A casual reader of the Gospels usually sees the Pharisees as Jesus' implacable enemies. After all, they often accused him of breaking the Laws of the Torah and Jesus frequently denounced them as hypocrites and worse. In John 5, we are told that they wanted to kill Him, and in chapters 8 and 10, they tried to stone Him.

However, the honorific term "Rabbi" was generally a pharisaic title, and Jesus was referred to multiple times as Rabbi. (e.g. Mark 9:5).

Additionally, at one point a group of Pharisees warned Jesus that Herod Antipas was trying to kill him.

At that very hour some Pharisees came, and said to him, “Get away from here, for Herod wants to kill you.” (Luke 13:31)

At least one Pharisee, namely Nicodemus, defended Jesus before the Sanhedrin

50 Nicodemus, who had gone to him before, and who was one of them, said to them, 51 “Does our law judge a man without first giving him a hearing and learning what he does? (John 7:50-51).

Joseph of Arimathea, a Sanhedrin member who was a "secret disciple" (John 19:38) was also most likely a Pharisee.

A Pharisee in Capernaum invited Jesus as a guest of honor in his home

One of the Pharisees asked him to eat with him, and he went into the Pharisee’s house, and took his place at table. (Luke 7:36)

In the 20th century interpreters began to question whether gospels' portrayal of the mutual animosity between Jesus and the Pharisees is an anachronism. Religious historians point to the fact that in Jesus time, the Pharisees held diverse opinions on most matters of Jewish law and it was only later that the rabbis began expelling Jewish Christians from synagogues. In their view, the gospels' portrayal of the Pharisees reflects the reality of a later generation.

Later, scholars such as Jacob Neusner explored the Jewish Jesus in his book A Rabbi Talks with Jesus. Hyam Maccoby went even further in his book Jesus the Pharisee. In his multi-volume study of the historical Jesus A Marginal Jew, John P. Meir undertook a monumental re-evaluation of Jesus and the Jewish culture of his times.

Some scholars today thus believe that Jesus debated the Pharisees not so much as an outsider but as an active participant in arguments that the Pharisees themselves discussed, including such unresolved issues as: the paying taxes to Rome, washing hands before eating, healing on the Sabbath, when divorce is allowed, relations with Gentiles, the coming of the Messiah, and whether there will be a resurrection of the dead.

So how universal was the Pharisees' opposition to Jesus. Is it possible that Jesus himself was a type of Pharisee?

2 Answers 2


Jesus was not a Pharisee, but that didn't mean He disagreed with them on everything

Jesus' education certainly would have been influenced by Pharisaic thought, including Hillel (as exemplified by Matt. 7:12), but no, Jesus was not a Pharisee like Saul was. In fact, one of the criticisms of Jesus by His opponents was that He was a common outsider (e.g. Matt. 13:55), not a formally trained scholar.

Jesus explicitly rejected some of the oral traditions that were central to contemporary Pharisaic teaching (e.g. Mark 7:6-13).

Was there overlap between the teachings of the Pharisees and the teachings of Jesus? Of course. In the debate on the resurrection, for example, Jesus' teachings were much closer to the views of the Pharisees than the Sadducees. However, the Christian message departed sharply from Pharisaic thought in that not everyone would have to wait until the end of the world for the resurrection.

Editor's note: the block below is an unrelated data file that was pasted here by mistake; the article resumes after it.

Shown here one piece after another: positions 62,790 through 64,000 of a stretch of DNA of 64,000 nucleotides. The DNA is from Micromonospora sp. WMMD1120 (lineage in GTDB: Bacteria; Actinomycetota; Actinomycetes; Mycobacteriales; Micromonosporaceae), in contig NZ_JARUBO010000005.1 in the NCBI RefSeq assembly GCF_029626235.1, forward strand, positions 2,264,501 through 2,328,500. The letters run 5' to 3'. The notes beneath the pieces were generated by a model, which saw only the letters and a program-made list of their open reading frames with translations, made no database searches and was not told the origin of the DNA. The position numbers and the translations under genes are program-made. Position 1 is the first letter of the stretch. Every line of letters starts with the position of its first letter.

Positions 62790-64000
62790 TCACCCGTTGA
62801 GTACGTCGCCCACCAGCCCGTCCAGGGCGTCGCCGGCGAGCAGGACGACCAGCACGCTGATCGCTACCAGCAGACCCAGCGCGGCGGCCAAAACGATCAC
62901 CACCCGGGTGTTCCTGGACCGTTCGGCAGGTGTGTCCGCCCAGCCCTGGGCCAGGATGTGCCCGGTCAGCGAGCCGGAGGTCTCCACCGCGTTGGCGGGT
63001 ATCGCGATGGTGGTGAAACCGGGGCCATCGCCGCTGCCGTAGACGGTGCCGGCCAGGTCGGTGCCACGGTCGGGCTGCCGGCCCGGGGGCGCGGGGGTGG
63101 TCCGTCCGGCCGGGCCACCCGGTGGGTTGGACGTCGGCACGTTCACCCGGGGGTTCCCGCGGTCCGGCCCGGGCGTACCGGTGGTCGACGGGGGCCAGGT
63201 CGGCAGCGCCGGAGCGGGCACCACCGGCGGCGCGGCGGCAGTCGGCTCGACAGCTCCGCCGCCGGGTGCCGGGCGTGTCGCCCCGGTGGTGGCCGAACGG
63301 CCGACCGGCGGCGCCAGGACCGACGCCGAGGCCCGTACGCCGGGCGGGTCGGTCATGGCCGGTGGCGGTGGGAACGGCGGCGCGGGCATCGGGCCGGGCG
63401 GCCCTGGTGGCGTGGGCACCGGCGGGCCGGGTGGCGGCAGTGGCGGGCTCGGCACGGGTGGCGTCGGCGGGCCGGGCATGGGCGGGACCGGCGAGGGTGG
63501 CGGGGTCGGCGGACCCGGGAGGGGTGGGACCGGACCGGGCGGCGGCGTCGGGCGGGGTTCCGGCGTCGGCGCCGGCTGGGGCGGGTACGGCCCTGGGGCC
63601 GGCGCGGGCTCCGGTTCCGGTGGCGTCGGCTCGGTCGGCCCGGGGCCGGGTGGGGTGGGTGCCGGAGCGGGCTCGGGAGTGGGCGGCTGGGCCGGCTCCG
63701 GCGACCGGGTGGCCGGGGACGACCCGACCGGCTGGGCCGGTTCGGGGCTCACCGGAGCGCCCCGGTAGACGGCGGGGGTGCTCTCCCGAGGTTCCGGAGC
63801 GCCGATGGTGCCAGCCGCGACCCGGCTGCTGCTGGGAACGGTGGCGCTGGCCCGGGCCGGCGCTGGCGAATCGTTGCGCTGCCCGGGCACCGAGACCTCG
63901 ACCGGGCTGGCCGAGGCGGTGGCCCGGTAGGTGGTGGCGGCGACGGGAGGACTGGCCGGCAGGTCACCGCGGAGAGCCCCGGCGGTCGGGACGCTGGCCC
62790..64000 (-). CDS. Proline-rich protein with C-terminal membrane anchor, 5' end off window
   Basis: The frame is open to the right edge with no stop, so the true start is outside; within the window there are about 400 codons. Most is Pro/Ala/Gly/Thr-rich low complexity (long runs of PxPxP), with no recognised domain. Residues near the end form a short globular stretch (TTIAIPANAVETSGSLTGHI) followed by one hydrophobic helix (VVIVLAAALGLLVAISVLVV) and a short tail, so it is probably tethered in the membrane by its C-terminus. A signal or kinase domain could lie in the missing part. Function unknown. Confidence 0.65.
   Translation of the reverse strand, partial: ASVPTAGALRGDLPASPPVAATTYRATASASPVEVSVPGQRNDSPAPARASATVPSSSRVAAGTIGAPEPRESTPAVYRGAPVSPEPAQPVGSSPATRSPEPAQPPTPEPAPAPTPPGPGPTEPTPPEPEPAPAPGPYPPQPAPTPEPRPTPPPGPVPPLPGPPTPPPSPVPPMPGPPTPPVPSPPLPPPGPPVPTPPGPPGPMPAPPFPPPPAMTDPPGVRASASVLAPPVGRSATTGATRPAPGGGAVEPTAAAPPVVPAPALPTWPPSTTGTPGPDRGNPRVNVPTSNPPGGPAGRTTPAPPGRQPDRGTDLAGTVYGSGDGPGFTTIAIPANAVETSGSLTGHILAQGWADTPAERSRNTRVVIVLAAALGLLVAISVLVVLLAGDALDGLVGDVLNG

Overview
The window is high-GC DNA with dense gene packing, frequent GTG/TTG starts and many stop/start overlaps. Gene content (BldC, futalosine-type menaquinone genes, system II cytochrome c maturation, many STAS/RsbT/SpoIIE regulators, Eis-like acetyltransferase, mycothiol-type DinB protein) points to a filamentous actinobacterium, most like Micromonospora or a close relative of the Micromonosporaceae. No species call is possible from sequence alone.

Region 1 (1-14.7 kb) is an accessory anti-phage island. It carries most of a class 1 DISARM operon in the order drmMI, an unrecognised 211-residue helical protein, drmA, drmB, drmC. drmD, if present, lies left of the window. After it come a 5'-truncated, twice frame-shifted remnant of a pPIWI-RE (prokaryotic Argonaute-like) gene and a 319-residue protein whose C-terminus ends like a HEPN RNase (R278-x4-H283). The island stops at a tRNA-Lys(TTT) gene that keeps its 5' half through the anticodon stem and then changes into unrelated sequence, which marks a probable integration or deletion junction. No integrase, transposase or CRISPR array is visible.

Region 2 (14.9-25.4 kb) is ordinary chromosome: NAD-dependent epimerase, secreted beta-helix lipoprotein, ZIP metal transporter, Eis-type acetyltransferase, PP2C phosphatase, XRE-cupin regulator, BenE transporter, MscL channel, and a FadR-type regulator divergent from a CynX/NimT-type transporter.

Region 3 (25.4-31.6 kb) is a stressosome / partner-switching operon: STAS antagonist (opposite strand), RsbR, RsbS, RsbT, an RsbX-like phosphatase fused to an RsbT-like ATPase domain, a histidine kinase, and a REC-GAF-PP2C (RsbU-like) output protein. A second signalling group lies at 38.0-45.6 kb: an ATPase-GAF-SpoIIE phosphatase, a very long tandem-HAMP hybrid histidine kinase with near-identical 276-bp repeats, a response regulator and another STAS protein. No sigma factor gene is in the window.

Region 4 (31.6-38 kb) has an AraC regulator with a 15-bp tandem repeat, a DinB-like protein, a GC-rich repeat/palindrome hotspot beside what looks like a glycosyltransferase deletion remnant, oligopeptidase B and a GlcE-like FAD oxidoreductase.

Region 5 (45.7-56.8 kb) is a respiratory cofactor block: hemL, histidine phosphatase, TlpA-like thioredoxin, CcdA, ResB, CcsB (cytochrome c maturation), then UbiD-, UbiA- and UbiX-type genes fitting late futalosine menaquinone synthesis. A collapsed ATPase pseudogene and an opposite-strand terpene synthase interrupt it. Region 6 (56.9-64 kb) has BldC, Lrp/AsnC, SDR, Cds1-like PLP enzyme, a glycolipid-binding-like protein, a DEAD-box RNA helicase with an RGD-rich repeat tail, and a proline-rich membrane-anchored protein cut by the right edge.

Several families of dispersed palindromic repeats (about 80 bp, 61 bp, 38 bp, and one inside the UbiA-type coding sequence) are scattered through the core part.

That said, and as noted in the OP, Pharisaic thought was not monolithic. The 2 major Pharisaic schools of thought in Jesus' day were Hillel & Shammai, and they had plenty of their own in-house disagreements. There evidently were some Pharisees who accepted that Jesus was their awaited Messiah, but plenty who did not.


Major branches of Judaism in the early 1st century

  1. Pharisees
  2. Sadducees
  3. Essenes
  4. Zealots

(there were other smaller groups, and subgroups, but this is a good high-level summary).

Different Gospel authors preferred different terms when referring to the Jewish leaders. John often just calls the leaders "the Jews" (which is sensible if he's writing in Ephesus), but Matthew (writing earlier, for a Jewish audience) uses far more specific terminology.

The Gospel of Matthew in particular speaks to an audience that does not need to have Jewish concepts explained to them. Bernard Orchard (see The Order of the Synoptics: Why Three Synoptic Gospels? pp. 233-234) assembled a list of conspicuously Jewish features found in the Gospel of Matthew, a few of which include:

  • It makes conscious connection between the Old Testament and the New
  • Focus on the Law of Moses and temple ritual
  • The Gospel of Matthew expects it readers to be familiar with the views and customs of the groups named as the scribes, the Pharisees, the Herodians, and the Sadducees. The author never explains who these groups are—the audience is expected to already know.

One of the principal themes of the Gospel of Matthew is that you can be a good Jew and believe in Jesus. Indeed, it goes further than that—Matthew argues that if you are a good Jew and believe the Old Testament you should believe in Jesus, because the Old Testament prophesied of Him. However, the Gospel of Matthew does not indicate that one needs to adopt the views of the Pharisees (or Sadducees, Essenes, or Zealots) in order to be a good Jew--because Jesus was teaching a message that was different from what the leaders of any of these groups were saying!

Jesus' message does not fit neatly into any of the contemporary Jewish philosophies--at times it had overlap with them--but it was a disruptive message, not a continuation of the status-quo debates (one does not generally get executed for carrying forward the status quo).


History is written by the winners